The AFL competition would not have survived another 10 years without equalisation measures to curb the spending of clubs, according to West Coast chief executive Trevor Nisbett.
Nisbett, one of six club officials on a working party with the AFL Players' Association and the AFL to look into equalisation, said football department salary caps to discourage spending formed the most vital part of the policies to be implemented next year.
West Coast will start next year $650,000 worse off because of a $150,000 increase in total player payments and a $500,000 cut to their annual AFL distribution.
Like Fremantle, they will seek assurances that travel costs would be exempt from the football department salary cap because of the added travel burden for the WA clubs. Nisbett said doing nothing to curb spending of AFL clubs was not an option.
"The way that the competition was heading we weren't going to have a competition in 10 years," he said.
"You can't increase the spend in football departments by 10 per cent per annum cumulatively and expect that the industry is going to survive at that rate.
"It was 10 per cent on a big number so it was way above what was acceptable in the industry and what was sustainable."
Under the new rules, the football department salary cap will be $500,000 above the projected average football department spend for 2015. Any spending over that cap will be "taxed" at 37.5 per cent next year and at 75 per cent in 2016.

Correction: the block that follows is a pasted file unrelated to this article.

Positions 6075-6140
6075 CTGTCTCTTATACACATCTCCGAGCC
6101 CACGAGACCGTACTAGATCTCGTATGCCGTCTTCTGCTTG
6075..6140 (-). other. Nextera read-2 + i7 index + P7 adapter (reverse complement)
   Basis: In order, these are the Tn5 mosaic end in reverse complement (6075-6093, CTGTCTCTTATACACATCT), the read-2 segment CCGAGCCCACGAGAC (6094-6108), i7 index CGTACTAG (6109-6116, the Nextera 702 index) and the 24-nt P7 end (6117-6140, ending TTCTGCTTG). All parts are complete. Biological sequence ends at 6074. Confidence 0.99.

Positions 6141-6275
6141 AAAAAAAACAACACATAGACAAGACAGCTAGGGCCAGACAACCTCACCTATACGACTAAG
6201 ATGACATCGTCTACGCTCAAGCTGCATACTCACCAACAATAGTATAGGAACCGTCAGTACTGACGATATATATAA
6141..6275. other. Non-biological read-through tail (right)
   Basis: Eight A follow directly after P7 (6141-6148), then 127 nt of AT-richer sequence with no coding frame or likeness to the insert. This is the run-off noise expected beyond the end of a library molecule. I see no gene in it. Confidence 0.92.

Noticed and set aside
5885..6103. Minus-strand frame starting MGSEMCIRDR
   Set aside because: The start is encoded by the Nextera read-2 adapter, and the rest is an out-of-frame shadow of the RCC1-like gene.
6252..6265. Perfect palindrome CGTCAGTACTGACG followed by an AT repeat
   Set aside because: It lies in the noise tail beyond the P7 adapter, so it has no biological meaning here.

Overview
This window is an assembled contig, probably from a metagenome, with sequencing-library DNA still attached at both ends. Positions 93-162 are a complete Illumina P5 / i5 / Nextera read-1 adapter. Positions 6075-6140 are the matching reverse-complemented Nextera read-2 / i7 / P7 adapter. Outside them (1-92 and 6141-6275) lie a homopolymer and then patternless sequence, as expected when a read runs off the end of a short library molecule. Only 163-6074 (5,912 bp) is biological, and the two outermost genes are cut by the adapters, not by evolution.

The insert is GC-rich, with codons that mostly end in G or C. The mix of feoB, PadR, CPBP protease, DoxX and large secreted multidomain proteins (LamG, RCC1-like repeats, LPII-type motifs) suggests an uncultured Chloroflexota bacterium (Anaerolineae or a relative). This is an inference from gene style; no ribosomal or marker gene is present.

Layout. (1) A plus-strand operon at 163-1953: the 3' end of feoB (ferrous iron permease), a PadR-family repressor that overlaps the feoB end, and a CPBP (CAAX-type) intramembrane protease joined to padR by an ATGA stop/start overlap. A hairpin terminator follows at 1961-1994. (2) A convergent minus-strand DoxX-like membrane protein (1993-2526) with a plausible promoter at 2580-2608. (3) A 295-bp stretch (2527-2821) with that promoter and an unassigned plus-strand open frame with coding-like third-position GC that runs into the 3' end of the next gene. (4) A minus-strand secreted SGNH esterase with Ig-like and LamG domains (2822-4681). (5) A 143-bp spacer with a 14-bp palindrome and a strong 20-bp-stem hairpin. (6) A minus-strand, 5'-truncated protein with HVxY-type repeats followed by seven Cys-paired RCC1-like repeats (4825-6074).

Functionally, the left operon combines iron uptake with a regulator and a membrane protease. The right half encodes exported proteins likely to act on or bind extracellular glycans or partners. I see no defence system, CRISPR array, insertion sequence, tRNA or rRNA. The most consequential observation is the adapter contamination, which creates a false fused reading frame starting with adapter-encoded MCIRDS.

"We are probably fifth or sixth in football spend outside of our player group currently so we are in a reasonable position, although if they brought in the cap tomorrow we would still be over," Nisbett said.
"If it comes in next year there is an opportunity to trim some costs and most clubs who are in our position will probably do the same."
West Coast, Collingwood and Hawthorn will have their annual distributions cut by the maximum $500,000. Fremantle are expected to face a cut of up to $300,000 after being bracketed with Essendon, Geelong, Carlton and Richmond.
Nisbett said equalisation was unpopular but necessary.
"The clubs that are recipients think they should get more," he said. "The clubs in the middle think they are hard done by because they have to pay something and the three bigger clubs have to pay more than everyone else, so none of us are happy.
"But the majority of clubs understand that if we didn't do something on equalisation we would kill off the industry.
"Both Fremantle and us do have a major commitment to WA footy with the royalties and rent that we pay."
Sport and Recreation Minister Terry Waldron said equalisation was a matter for the AFL but acknowledged concern if there was going to be a "financial impost" on WA supporters.